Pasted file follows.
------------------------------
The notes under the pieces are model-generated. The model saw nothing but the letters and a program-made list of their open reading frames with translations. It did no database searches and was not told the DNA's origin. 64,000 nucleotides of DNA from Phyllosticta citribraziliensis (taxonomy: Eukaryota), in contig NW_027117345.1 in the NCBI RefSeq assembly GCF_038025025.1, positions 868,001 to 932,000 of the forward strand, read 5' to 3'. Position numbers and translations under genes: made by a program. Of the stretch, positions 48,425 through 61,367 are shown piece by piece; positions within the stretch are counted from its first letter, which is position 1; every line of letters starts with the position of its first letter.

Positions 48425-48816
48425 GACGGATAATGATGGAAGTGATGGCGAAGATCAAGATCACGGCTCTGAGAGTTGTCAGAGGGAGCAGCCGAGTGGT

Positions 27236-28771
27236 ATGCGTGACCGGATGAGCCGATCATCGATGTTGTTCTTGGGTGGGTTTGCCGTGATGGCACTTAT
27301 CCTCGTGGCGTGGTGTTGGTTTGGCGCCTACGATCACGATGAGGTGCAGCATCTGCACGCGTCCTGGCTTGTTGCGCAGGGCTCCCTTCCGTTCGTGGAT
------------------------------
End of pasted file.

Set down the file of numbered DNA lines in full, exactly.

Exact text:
The notes under the pieces are model-generated. The model saw nothing but the letters and a program-made list of their open reading frames with translations. It did no database searches and was not told the DNA's origin. 64,000 nucleotides of DNA from Phyllosticta citribraziliensis (taxonomy: Eukaryota), in contig NW_027117345.1 in the NCBI RefSeq assembly GCF_038025025.1, positions 868,001 to 932,000 of the forward strand, read 5' to 3'. Position numbers and translations under genes: made by a program. Of the stretch, positions 48,425 through 61,367 are shown piece by piece; positions within the stretch are counted from its first letter, which is position 1; every line of letters starts with the position of its first letter.

Positions 48425-48816
48425 GACGGATAATGATGGAAGTGATGGCGAAGATCAAGATCACGGCTCTGAGAGTTGTCAGAGGGAGCAGCCGAGTGGT

Positions 27236-28771
27236 ATGCGTGACCGGATGAGCCGATCATCGATGTTGTTCTTGGGTGGGTTTGCCGTGATGGCACTTAT
27301 CCTCGTGGCGTGGTGTTGGTTTGGCGCCTACGATCACGATGAGGTGCAGCATCTGCACGCGTCCTGGCTTGTTGCGCAGGGCTCCCTTCCGTTCGTGGAT